Current generations get a bad rap for a supposed complacency towards socio-economic issues, but look a little harder, at a company like Tanner Goods or Knickerbocker MFG for example, who are working tirelessly to cut out the middle man. At 21, Andrew Livingstone and co. purchased lease and vintage equipment at a New York factory to produce great quality clothing on their own terms. Alongside their own brand, they produce garments for a number of other brands who are trying to keep their manufacturing onshore. So when looking at that price tag it’s not simply an investment in clothing you’re contemplating, but a future of young, skilled workers, and a vote towards the progression of sustainable and ethical manufacturing. 

Knickerbocker Manufacturing Co. Brooklyn, NYC

The USA has felt the sting of offshore manufacture more than most, which is perhaps what fuels the fire of the ‘Made in USA’ tag. A new generation of quality USA-made goods, Kickerbocker MFG, Runabout Goods and Tanner Goods sit side by side with time-trusted giants Filson, Jacob Bromwell, PF Flyers, Wolverine and Red Wing on the shelves here at P&P.

Tanner Goods at Work

There was a time when the only way to make something was to make it well. Now that this is no longer the case, the responsibility lies with consumers to use our purchases to ‘vote' for the kind of sartorial future we want. It is a mentality which is infectious and conducive to a calmer, more efficient lifestyle. Investing in products you can rely on time and time again reduces the amount of time and money spent replacing items, instead allowing you to add to a growing collection of trusted pieces in a wardrobe that represents you.

Even if only by default, previous generations have left us vintage shops full of beautifully aged, well-crafted workwear, military wear and suiting. I often wonder what will remain of our legacy; a patina’ed pair of jeans awaiting a new owner or a polyester suit hanging precariously over a plastic bin bag? I sincerely hope the former.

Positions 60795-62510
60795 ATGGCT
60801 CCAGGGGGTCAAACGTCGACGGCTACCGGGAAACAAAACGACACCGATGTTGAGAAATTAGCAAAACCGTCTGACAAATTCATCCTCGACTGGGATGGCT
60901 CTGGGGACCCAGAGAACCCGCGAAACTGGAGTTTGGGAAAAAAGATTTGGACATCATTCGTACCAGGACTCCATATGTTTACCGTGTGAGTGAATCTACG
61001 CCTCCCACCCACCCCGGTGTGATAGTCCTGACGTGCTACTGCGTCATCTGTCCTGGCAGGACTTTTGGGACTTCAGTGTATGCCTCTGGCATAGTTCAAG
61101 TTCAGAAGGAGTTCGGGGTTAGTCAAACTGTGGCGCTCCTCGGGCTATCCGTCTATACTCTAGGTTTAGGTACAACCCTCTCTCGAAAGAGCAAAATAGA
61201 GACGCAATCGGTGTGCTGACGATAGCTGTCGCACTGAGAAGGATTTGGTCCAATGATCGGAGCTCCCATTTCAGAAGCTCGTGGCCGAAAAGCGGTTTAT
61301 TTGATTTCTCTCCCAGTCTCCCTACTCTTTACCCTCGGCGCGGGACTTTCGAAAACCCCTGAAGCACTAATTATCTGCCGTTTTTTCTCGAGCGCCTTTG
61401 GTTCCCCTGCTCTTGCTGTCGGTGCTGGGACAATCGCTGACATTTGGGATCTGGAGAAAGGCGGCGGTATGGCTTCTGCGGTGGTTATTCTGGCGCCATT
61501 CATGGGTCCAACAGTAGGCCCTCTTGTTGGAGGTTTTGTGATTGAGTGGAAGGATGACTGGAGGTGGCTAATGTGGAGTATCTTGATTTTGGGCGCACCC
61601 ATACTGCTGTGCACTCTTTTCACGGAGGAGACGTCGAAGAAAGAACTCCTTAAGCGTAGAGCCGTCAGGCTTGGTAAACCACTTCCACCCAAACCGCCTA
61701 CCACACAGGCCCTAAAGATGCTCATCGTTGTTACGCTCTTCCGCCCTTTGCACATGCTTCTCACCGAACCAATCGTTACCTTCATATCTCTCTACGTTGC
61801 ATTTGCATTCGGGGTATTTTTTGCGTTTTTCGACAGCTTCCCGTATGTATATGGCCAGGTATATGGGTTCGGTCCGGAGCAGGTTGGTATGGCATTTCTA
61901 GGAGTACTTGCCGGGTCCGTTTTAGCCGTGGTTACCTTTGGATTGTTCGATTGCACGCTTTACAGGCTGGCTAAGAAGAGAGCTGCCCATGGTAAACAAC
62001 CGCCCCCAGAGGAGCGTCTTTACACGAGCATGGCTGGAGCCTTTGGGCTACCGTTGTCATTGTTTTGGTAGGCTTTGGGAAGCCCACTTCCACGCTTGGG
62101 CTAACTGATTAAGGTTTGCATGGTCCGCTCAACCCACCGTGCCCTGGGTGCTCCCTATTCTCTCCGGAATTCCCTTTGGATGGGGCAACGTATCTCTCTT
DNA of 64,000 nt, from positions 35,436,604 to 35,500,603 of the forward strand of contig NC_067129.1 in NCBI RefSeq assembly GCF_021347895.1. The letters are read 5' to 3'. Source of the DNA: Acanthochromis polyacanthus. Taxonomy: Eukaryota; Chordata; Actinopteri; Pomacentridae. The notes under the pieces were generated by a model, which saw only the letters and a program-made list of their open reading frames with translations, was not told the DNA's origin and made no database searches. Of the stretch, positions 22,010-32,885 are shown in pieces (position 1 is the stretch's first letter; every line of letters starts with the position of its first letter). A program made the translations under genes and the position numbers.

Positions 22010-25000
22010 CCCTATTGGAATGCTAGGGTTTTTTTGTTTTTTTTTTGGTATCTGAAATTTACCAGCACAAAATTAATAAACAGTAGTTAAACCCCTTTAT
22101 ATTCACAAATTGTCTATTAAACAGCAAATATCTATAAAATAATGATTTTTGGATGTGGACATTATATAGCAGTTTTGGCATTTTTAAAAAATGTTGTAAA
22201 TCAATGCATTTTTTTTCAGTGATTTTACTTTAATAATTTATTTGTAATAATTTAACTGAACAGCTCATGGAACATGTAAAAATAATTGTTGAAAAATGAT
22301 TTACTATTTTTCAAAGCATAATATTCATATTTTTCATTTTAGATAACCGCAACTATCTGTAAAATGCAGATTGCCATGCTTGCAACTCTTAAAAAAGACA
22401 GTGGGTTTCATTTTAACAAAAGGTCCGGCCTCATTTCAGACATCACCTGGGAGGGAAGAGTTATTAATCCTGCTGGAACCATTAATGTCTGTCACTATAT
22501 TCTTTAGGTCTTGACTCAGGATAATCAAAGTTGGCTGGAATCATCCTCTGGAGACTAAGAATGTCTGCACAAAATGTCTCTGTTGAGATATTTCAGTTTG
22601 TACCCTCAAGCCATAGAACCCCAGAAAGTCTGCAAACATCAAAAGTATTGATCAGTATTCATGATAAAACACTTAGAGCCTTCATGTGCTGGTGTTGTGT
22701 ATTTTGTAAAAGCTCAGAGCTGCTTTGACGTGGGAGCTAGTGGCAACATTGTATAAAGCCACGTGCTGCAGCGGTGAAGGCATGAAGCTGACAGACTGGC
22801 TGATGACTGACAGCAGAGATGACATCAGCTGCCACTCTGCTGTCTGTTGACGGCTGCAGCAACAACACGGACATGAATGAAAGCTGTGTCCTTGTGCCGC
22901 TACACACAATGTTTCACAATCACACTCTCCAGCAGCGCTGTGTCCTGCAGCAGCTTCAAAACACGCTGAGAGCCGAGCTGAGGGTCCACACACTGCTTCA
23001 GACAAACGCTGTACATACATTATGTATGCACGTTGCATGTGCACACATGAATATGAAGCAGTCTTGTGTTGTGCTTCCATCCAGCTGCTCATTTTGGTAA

Anthill Workshop - Repair and Re-use

In the spirit of longevity we offer a full denim repair service in store through Anthill Workshop. His magic hands will darn your crotch blow outs, rips and tears back to their former glory - see his work over at his instagram

 

The Next Step: Heffernan & Haire

It's been a while now that we've been bringing you our particular curation of quality goods; in fact, it's been about five years since our journey to this point began. Even though we have been, up to now, very much dedicated to menswear, there was always a plan developing in the background and that plan has just started going into action.

It seems that it's not only men who appreciate British and American Heritage style, well made work wear and military inspired clothing. We are constantly asked in store 'where is the women's section?' or 'when are you opening a women's store?' - The number of well dressed women, at least in Melbourne, generally far outweighs that of men, and within that number is a burgeoning community of conscious individuals looking for more than just fast fashion. 

Enter (drum roll please) Heffernan & Haire, forthcoming sister store to Pickings & Parry!

Nigel Cabourn Woman SS17

For those that don't know, our men's store name originates from the two families that came together in the 1970's and created the founder. The two P's seemed to work well and convey the idea of tradition, family and the importance of the past in the progress of the future. Heffernan & Haire, conveniently enough, has the same origin on the side of our founder's partner who, with eye for style and far superior femininity, will be creative director and buyer for the new store as it develops over the next little while.

Leno & Co.